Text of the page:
Many times we hear a story and we take its perceived understanding for granted, or we tend to disagree with it. Looking at Genesis 1-11 (creation to the flood and to Abraham’s father, Terah) we may not all agree on the deeper meaning of the text. Let this not hinder us from going In God’s Holy Word together. Let the Holy Spirit open our eyes and minds as we study “Interpreting Genesis”.

Next time we will be looking at the “Pentateuchal Criticism”.

Questions on the readings are coming soon.

Back to the Study

These past months have been busy with Christmas, New Year’s Day and work. With so much going on I have fallen behind in writing the study questions for “In God’s Holy Word” based on Genesis 1-11:26, vol. 1a of the New American Commentary series. But that is all about to change.

As of this weekend (January 20-23) the plan is to get back into reading the commentary and taking notes. Where did we leave off? November 2, 2016 (click here for post) part 4a of the Intro to Genesis (click here for the study questions) was completed. Part 4b will be posted before the end of this month, which means most of my free time, as in days not working, will be spent on this endeavour and my other writing projects.

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Prayer Challenge Seventy-Five

DEVOTIONAL: “Finally, be strong in the Lord and in the strength of his might. Put on the whole armor of God, that you may be able to stand against the schemes of the devil.” Ephesians 6:10-11, ESV.

CHALLENGE: On the defensive… When the enemy attacks we need to be ready. Kendrick tells us “Christians are equipped with everything needed for life and godliness (2 Pet. 1:3), but many are not ready when the enemy attacks.” When we go into battle unprepared we will be defeated. “God’s Word says spiritual war is taking place around you.” But God does not send us into the fighting to fend for ourselves, we are given the belt of truth, the breastplate of righteousness, the gospel of peace (as shoes), the shield of faith, the helmet of salvation, the sword of the Spirit (the Word of God), and prayer (Eph. 6:13-18). All Christians as saints have been given these by God, yet we do not use them in our daily lives. Whether defensively, preemptively, or offensively let us “put on the whole armor of God”.

We all go through good times and hard times. The armor is a gift from God to fight this battle as individual soldiers and as an army. Which part of God’s armor do you struggle with the most? Which one is your strength and can be used to lend aid to others?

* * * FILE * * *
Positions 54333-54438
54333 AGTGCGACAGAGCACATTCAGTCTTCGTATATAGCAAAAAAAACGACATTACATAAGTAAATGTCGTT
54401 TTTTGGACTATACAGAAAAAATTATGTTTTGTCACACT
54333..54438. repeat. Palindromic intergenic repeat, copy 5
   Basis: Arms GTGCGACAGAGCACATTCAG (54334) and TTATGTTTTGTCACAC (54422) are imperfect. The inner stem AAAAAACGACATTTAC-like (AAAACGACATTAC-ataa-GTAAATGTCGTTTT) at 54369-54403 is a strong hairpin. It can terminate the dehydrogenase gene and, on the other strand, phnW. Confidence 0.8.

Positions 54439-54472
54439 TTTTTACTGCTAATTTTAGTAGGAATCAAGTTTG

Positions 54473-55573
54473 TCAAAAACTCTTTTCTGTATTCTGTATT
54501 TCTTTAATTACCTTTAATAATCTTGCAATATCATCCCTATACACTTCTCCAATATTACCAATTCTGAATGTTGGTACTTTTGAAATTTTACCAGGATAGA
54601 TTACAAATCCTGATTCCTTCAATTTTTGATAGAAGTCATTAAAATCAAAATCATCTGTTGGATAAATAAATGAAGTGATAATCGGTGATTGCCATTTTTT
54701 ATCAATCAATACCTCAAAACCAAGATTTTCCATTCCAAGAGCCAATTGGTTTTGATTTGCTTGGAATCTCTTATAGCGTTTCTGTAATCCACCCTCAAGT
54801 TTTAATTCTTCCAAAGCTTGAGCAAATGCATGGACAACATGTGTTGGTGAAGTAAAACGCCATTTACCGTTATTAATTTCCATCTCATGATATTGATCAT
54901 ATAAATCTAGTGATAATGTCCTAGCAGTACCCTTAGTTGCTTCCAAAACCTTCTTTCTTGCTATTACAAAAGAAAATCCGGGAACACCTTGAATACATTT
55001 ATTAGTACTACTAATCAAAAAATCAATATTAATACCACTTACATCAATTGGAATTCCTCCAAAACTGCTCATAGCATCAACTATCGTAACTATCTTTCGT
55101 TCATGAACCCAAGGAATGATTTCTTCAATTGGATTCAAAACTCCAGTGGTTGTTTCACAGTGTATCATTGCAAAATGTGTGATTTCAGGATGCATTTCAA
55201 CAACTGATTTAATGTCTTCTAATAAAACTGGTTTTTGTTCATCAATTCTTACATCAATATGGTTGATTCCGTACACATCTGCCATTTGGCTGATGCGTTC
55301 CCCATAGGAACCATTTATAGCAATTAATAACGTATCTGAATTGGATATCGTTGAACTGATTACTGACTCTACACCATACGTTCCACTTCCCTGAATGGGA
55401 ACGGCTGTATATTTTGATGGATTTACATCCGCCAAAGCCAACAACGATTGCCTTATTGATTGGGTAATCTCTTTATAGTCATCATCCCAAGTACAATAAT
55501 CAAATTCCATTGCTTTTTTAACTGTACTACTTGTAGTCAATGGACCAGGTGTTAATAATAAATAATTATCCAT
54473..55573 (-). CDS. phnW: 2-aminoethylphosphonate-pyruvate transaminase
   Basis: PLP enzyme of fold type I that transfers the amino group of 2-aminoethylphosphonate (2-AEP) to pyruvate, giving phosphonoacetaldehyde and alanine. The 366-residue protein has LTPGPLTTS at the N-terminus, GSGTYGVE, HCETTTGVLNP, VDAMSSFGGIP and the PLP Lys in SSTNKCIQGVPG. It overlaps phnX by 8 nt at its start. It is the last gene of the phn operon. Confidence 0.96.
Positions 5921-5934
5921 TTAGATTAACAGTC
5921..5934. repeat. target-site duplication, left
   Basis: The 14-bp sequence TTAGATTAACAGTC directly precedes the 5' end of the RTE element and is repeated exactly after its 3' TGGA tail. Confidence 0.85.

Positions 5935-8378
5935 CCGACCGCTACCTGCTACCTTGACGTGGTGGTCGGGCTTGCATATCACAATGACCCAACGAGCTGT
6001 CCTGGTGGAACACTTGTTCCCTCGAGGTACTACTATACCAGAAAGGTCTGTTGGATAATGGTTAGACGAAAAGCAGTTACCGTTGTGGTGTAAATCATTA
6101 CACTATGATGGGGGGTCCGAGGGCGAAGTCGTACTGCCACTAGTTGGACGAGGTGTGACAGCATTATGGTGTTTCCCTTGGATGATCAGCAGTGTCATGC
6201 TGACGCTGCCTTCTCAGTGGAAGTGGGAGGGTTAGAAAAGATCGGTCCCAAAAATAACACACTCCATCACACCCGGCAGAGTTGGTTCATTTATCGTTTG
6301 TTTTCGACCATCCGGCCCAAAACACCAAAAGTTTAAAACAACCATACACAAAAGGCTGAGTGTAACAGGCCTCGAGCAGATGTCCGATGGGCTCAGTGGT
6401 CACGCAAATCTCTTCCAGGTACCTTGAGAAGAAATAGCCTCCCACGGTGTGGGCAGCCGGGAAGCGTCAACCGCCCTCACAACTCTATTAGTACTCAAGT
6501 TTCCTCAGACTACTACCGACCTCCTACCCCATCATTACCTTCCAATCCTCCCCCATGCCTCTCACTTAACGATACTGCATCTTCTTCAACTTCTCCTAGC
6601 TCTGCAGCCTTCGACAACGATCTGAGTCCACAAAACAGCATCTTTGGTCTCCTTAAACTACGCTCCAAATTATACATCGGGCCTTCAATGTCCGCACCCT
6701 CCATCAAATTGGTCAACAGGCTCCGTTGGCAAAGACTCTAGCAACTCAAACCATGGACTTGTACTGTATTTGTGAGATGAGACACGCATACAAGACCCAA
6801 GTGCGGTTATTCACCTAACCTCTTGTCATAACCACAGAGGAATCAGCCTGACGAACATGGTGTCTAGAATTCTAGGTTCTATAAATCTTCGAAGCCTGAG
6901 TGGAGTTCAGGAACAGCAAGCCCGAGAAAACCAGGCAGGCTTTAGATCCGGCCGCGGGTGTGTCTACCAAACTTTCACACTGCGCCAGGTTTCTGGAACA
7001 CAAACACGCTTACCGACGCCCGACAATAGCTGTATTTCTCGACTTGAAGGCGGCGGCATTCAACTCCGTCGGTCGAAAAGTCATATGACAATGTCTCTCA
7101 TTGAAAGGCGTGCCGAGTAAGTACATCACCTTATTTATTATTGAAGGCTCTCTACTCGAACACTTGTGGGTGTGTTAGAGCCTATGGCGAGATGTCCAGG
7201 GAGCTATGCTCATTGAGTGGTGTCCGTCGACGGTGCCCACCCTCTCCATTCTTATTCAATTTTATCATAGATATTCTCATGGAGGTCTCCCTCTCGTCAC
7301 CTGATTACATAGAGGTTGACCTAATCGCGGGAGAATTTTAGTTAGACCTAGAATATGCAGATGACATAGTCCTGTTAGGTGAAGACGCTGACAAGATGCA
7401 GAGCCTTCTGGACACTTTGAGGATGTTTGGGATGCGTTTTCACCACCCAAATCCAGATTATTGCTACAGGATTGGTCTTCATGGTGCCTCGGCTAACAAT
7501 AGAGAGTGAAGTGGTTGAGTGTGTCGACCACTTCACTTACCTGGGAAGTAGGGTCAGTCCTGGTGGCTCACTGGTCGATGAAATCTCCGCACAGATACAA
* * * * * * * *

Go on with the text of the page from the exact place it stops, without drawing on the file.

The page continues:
Prayer Challenge Seventy-Four

DEVOTIONAL: “Anyone whom you forgive, I also forgive. Indeed, what I have forgiven, if I have forgiven anything, has been for your sake in the presence of Christ, so that we would not be outwitted by Satan; for we are not ignorant of his designs.” (2 Corinthians 2:10-11, ESV.

CHALLENGE: For almost a year we have been going through Stephen and Alex Kendrick’s book The Battle Plan for Prayer. So far we have seen what prayer is and isn’t (chap. 4-7), preparing ourselves to pray (chap. 8-12), conditioning our hearts to pray (chap. 13-19), and prayer strategies (chap. 20-29). Chapter 27 is titled “Praying Preemptively”, praying before something happens. Here we encounter the first real military metaphor for what a prayer life should look like and what it did look like for Jesus Christ.

“If you were the leader of a country and discovered you would soon be attacked by a brutal, invading army, what would you do?” This may seem like a rhetorical question, but we still need to consider its spiritual implications. Jesus considered it for His church and the apostle John wrote, “The reason the Son of God appeared was to destroy the works of the devil” (1 John 3:8b).

We know the enemy, and we know his plans for us. The Kendrick brothers list four major areas Satan uses to attack the saints: distraction, deception, derision, and division.

Looking back at the early church, the Reformation or even at the twenty-first century church we can see all of these attacks. We know what to expect, but why are we so easily swayed from praying in good times against such evils in the world by praying for their exact opposites?

Against distracting we should be praying for focus. Against deception pray for God’s truth. Against derision let us pray for wisdom and discernment and keep in the Word. And finally against division remember unity in Christ is the greatest weapon we can wield. Let us always pray for the positives of God’s promises instead of allowing the negatives of Satan’s lies to manifest in us.